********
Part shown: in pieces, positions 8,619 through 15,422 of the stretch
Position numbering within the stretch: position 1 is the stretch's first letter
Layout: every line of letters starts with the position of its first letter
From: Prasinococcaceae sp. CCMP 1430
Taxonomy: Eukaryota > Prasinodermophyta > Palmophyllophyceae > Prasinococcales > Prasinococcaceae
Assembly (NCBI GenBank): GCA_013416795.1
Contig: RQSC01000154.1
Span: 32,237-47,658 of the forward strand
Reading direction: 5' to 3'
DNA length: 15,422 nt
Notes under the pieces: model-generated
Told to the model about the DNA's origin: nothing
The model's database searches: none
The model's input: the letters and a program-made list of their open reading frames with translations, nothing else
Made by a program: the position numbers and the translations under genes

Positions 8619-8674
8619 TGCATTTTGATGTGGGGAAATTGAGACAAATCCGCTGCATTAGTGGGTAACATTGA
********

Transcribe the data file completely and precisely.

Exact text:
Part shown: in pieces, positions 8,619 through 15,422 of the stretch
Position numbering within the stretch: position 1 is the stretch's first letter
Layout: every line of letters starts with the position of its first letter
From: Prasinococcaceae sp. CCMP 1430
Taxonomy: Eukaryota > Prasinodermophyta > Palmophyllophyceae > Prasinococcales > Prasinococcaceae
Assembly (NCBI GenBank): GCA_013416795.1
Contig: RQSC01000154.1
Span: 32,237-47,658 of the forward strand
Reading direction: 5' to 3'
DNA length: 15,422 nt
Notes under the pieces: model-generated
Told to the model about the DNA's origin: nothing
The model's database searches: none
The model's input: the letters and a program-made list of their open reading frames with translations, nothing else
Made by a program: the position numbers and the translations under genes

Positions 8619-8674
8619 TGCATTTTGATGTGGGGAAATTGAGACAAATCCGCTGCATTAGTGGGTAACATTGA